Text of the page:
Ig Nobel Prizes – 2012 update

One year ago I observed on Blogger that “I like to think my sense of humour is of the British kind; BBC sometimes tries to convince me different”, meaning that their editors and me were invariably most fascinated by different winners of the Ig Nobel Prizes. The trend continues this year:

BBC: Elena N Bodnar, Raphael C Lee & Sandra Marijan: “for inventing a bra that can be quickly converted into a pair of gas masks – one for the wearer and one to be given to a needy bystander”.
Me: The directors, executives, and auditors of four Icelandic banks: “for demonstrating that tiny banks can be rapidly transformed into huge banks, and vice versa (and for demonstrating that similar things can be done to an entire national economy).”

BBC: Karina Acevedo-Whitehouse et al: “for perfecting a method to collect whale snot, using a remote-control helicopter”.
Me: Toshiyuki Nakagaki et al: “for using slime mould to determine the optimal routes for railroad tracks”.
Richard Stephens et al: “for confirming the widely held belief that swearing relieves pain”.
Libiao Zhang et al: “for scientifically documenting fellatio in fruit bats”.

BBC: Darryl Gwynne & David Rentz: “for discovering that a certain kind of beetle mates with a certain kind of Australian beer bottle”.
Me: Two teams “whose independent research jointly established that people make better decisions about some kinds of things, but worse decisions about other kinds of things, when they have a strong urge to urinate.”
John Perry: for Theory of Structured Procrastination which says “To be a high achiever, always work on something important, using it as a way to avoid doing something that’s even more important”.

BBC: Joseph Keller, Raymond Goldstein, Patrick Warren & Robin Ball: “for calculating the balance of forces that shape and move the hair in a human ponytail”.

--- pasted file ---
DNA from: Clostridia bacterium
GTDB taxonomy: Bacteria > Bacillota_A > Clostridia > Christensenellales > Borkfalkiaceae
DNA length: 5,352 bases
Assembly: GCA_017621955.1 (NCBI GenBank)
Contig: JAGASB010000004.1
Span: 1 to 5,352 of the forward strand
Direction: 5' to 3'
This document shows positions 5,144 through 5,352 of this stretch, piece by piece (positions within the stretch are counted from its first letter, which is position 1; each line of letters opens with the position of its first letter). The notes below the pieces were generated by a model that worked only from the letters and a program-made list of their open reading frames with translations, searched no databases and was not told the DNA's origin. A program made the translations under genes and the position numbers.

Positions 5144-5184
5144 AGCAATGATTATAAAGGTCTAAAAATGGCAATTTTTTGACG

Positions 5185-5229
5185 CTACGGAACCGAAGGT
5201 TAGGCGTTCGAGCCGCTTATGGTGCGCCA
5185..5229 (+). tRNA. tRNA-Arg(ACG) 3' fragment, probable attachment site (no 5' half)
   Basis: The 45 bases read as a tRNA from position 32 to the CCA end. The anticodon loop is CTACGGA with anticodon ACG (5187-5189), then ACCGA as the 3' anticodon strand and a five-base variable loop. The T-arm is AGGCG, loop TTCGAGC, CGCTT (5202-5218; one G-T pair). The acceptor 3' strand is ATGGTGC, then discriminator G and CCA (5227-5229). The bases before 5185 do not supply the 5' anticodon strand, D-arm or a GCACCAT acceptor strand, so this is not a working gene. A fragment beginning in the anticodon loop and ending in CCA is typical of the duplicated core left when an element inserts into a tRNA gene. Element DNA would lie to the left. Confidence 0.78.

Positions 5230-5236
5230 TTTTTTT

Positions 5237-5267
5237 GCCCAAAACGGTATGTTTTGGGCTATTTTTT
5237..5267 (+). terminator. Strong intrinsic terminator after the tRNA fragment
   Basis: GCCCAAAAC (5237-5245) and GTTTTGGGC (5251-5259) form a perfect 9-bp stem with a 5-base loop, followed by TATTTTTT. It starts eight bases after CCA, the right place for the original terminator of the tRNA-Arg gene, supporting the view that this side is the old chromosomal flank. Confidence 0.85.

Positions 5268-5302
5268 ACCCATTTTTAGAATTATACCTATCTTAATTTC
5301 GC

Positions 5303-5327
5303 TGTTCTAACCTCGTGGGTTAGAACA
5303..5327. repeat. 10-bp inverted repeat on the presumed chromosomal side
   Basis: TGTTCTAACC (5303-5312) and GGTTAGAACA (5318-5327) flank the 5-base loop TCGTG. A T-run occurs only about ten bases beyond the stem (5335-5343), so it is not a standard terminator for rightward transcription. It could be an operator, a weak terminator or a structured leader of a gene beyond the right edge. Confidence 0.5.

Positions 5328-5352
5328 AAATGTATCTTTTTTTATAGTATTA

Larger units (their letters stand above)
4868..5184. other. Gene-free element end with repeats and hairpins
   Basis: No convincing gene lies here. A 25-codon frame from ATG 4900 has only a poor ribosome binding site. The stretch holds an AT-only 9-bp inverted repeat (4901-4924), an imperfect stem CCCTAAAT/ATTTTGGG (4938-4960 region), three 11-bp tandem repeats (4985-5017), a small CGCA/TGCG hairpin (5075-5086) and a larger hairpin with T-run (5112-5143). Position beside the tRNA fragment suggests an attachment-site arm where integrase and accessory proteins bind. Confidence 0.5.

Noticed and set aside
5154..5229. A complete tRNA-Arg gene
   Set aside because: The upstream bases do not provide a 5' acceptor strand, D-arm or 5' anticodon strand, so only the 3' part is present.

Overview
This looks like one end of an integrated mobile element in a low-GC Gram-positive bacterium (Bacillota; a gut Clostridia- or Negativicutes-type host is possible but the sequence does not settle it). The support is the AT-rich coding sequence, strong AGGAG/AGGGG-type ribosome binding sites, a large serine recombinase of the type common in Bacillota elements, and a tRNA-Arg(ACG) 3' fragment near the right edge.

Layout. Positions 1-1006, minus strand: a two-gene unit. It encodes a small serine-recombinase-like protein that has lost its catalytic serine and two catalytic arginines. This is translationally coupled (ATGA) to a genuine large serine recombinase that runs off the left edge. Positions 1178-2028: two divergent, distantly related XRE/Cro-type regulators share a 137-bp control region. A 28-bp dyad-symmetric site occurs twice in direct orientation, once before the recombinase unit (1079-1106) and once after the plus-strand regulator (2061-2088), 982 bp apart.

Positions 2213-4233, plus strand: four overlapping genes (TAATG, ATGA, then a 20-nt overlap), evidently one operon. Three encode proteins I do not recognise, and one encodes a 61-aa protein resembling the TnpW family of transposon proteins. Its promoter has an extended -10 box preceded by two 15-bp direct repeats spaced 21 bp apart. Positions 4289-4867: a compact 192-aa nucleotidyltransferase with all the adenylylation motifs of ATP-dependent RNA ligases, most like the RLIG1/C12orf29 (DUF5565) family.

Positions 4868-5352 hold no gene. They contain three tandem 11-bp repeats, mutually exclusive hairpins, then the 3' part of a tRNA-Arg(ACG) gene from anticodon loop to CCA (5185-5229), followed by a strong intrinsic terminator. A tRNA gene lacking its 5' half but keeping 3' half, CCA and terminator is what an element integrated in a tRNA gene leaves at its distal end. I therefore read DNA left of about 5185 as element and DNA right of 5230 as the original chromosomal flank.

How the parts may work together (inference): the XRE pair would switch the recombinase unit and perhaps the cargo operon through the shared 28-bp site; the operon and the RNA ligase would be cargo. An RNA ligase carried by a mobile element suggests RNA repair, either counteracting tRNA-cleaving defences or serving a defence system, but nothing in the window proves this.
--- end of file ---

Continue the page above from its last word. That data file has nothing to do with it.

Me: US Government General Accountability Office: “for issuing a report about reports about reports that recommends the preparation of a report about the report about reports about reports”.

Postscript/update, 29/9/15:

BBC: Laurent Bègue, Oulmann Zerhouni, Baptiste Subra, Medhi Ourabah, Brad Bushman: “for confirming that people who think they are drunk also think they are more attractive”.
Me: Bert Tolkamp, Marie Haskell, Fritha Langford. David Roberts, Colin Morgan: “for [discovering] that the longer a cow has been lying down, the more likely that cow will soon stand up [and] that once a cow stands up, you cannot easily predict how soon that cow will lie down again”.

BBC: Kiyoshi Mabuchi et al: “for measuring the amount of friction between a shoe and a banana skin, and between a banana skin and the floor, when a person steps on a banana skin that’s on the floor”.
Me: Eigil Reimers et al: “for testing how reindeer react to seeing humans who are disguised as polar bears”.

BBC: Patricia Yang et al: “for testing the biological principle that nearly all mammals empty their bladders in about 21 seconds (plus or minus 13 seconds)”.
Me: Hmm . . . for once I’m in accord with the Beeb. My runner-up then: Mark Dingemanse et al: “for discovering that the word “huh?” (or its equivalent) seems to exist in every human language – and for not being quite sure why”.



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